In a mixed-age setting that is a part of a Montessori environment, a true community is formed. The children remain in the same class and usually have the same teacher for the three or four years that they are at the school. They learn from each other in a cooperative atmosphere where respect for one another is encouraged. The younger children have many opportunities each day to observe the work and activities of their older classmates. On the other hand, the older children grow in self-confidence and learn responsibilty from being the oldest. They also have an opportunity to reinforce their knowledge when they are able to share it with their younger classmates. 

There are three Primary classes at Ridgemont comprised of children between three and six years of age. Our class sizes range between 18 and 20 students. When considering a Montessori education for your child, it is best to keep in mind that the Primary Montessori program takes three to four years to complete.

The Primary Montessori classroom is divided into four curriculum areas: 

Practical Life, Sensorial, Mathematics and Language. Geography, art, and music are also a part of the daily life in a Montessori class.

Practical Life

The Practical Life exercises are everyday life activities which form a link between home and school. They include such exercises as washing tables, polishing shoes, metal and wood, and dressing frames for practicing such everyday routines as buttoning and tying. These activities assist development of controlled and coordinated movements, concentration, self discipline, and independence. The children learn to become responsible for the set up, execution, and cleanup of their own work, which forms the foundation for all later experiences in the Montessori classroom.


Stop and think about our busy world. Imagine all the impressions your child is absorbing. Wherever he goes, he sees colors and shapes, feels textures, hears sounds and smells odors. It is natural for the young child to be curious and observant about these impressions. The sensorial materials help him to classify and understand all that he takes in through the senses. Each of the sensorial materials isolates one quality such as texture, size, shape, color or sound. Thus, the child’s full attention is focused on that quality. It is not the aim of Montessori to give the child more impressions, but instead, to help him understand those things that he is exposed to everyday.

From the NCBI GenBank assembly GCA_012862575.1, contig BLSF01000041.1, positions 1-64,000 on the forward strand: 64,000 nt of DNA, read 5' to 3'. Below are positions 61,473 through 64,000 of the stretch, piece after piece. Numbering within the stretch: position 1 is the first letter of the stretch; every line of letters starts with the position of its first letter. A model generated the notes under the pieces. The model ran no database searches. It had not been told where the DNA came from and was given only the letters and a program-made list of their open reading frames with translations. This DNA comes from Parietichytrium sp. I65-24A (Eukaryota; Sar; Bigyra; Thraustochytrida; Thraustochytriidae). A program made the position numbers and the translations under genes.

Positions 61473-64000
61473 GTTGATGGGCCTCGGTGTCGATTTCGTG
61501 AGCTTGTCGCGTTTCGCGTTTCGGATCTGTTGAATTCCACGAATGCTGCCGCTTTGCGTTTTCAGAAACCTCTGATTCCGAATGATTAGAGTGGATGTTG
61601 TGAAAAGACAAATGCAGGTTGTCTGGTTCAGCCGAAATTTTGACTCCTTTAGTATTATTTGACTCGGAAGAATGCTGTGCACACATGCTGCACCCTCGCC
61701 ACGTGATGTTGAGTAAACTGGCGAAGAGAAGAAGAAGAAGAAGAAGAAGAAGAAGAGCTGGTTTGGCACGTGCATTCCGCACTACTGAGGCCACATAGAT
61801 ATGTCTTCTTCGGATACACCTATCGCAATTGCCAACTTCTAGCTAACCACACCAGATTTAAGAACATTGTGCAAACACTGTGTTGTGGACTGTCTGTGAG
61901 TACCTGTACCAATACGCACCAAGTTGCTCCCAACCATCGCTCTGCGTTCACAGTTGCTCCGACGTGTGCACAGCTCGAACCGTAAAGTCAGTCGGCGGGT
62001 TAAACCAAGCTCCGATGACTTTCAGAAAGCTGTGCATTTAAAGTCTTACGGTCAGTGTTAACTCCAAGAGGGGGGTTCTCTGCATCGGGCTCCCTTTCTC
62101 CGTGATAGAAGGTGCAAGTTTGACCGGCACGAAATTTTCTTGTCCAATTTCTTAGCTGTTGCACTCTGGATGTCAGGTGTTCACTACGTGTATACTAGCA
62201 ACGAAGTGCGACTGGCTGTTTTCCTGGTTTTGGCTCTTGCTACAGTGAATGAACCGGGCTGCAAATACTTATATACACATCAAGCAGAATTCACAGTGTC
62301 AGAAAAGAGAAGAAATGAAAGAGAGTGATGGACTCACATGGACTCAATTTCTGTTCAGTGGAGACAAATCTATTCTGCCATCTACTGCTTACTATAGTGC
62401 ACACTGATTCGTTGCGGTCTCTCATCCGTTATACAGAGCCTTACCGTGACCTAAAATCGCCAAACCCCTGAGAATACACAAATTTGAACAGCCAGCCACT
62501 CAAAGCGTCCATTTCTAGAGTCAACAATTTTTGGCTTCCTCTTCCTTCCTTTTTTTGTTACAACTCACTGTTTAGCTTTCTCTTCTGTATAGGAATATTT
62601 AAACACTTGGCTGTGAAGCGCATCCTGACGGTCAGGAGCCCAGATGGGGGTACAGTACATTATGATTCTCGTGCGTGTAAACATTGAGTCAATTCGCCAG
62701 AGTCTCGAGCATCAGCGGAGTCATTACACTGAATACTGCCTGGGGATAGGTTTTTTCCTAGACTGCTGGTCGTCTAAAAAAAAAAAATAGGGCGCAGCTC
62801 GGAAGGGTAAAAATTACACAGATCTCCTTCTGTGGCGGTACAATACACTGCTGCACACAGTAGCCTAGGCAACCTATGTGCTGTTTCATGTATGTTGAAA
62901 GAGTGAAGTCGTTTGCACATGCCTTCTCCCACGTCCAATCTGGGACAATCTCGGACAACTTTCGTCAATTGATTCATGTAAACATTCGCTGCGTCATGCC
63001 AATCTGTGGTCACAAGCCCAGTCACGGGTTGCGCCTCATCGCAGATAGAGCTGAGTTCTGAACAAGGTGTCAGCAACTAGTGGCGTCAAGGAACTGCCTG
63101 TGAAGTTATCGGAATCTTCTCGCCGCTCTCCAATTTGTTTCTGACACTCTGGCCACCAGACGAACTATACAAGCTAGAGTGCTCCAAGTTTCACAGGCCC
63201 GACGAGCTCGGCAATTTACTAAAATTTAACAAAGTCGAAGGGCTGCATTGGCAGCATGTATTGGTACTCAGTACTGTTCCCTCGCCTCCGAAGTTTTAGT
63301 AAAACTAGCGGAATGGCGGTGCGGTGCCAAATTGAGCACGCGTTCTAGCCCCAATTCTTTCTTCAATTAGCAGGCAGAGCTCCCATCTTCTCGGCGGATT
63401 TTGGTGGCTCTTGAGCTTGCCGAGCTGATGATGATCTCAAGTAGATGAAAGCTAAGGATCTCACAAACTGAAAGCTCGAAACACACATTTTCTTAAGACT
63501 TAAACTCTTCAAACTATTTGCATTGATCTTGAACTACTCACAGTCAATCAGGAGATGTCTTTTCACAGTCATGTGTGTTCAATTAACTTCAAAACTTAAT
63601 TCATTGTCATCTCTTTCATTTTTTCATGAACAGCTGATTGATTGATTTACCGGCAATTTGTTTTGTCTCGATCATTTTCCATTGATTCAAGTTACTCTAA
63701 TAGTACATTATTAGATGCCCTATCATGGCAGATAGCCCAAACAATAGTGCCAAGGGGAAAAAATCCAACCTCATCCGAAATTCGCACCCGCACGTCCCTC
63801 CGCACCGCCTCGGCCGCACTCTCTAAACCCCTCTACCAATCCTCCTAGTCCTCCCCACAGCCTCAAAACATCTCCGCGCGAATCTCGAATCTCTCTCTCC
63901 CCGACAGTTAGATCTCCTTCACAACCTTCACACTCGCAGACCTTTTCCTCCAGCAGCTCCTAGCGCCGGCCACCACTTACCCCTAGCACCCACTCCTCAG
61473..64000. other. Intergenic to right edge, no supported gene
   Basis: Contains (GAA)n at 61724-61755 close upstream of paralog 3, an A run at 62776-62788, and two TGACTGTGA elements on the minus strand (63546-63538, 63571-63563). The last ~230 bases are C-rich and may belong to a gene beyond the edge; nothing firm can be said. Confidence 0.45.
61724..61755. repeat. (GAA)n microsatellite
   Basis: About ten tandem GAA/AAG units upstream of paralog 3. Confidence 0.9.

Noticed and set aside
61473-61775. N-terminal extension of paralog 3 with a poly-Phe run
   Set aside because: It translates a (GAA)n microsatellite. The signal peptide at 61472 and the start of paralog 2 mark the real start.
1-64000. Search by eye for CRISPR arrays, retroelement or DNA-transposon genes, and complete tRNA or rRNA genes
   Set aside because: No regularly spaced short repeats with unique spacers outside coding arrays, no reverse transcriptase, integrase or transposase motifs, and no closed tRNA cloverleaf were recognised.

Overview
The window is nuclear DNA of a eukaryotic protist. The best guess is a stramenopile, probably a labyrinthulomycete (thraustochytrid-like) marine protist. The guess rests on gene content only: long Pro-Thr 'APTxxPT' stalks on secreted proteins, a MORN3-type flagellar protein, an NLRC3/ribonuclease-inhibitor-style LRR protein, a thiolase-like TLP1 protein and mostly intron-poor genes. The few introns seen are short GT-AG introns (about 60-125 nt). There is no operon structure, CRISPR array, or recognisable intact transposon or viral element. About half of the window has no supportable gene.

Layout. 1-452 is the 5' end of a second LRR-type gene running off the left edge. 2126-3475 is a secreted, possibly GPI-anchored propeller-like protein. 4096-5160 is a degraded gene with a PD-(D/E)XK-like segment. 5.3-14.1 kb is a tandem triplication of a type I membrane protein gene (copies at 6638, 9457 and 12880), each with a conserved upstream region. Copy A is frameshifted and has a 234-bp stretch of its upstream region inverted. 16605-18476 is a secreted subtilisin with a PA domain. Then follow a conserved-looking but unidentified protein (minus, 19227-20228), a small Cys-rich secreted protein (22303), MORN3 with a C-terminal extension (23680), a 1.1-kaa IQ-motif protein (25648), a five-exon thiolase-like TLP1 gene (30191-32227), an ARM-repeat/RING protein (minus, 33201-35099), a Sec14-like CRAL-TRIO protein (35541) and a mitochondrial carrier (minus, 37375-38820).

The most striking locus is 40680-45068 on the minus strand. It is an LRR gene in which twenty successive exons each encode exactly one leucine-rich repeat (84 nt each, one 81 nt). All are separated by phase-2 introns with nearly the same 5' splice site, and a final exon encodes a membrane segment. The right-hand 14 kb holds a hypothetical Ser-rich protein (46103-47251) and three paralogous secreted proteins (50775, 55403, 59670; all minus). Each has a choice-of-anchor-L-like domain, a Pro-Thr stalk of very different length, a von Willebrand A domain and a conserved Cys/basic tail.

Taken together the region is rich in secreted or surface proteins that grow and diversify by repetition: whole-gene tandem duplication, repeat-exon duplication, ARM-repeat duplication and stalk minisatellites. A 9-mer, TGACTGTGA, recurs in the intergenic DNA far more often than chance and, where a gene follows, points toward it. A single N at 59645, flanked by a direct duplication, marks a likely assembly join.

As young children, most of us were forced to learn math by rote. We never knew the reasons for rules that were taught us. A dislike for mathematics arises because the mind is made to abstract before dealing with the concrete. A verbal explanation is not enough for the young child. Montessori gives the child concrete objects for the hand in order to help the understanding. As with the other Montessori materials, the math equipment isolates one concept for the child to absorb. The materials are concrete and represent all types of quantities which the child is free to manipulate as he counts. He not only sees the quantities for 1, 10, 100, etc., but he can hold them in his hand. Later, he is shown the written symbol, or number, for that quantity. When the child is ready for mathematical operations like addition, he can actually perform the operations with the concrete materials. There are a variety of materials the child can use for the same operation. This variety not only maintains the child’s interest, but allows for much repetition. In this way, the tables are memorized and the child gains a true understanding of the operation.


From birth, your child absorbs the language from the family unit in which he lives. When introducing language in the Montessori classroom, we are not presenting something new, but continuing to build upon that which the child has already acquired. Language work begins on the first day your child enters the class and continues throughout his stay. We help your child classify his world by broadening his vocabulary. Through pictures and real objects we materialize the vocabulary words with which he is working. Reading instruction begins when your child learns to orally break down known words into individual sounds. Next, he learns to associate these sounds with letters and finally, he is shown how to put the letters together to form words. In later work, the child is shown exercises which help him realize how words relate to each other in expressing thought. Instead of teaching reading and writing directly we are helping your child become aware of the language skills developed naturally.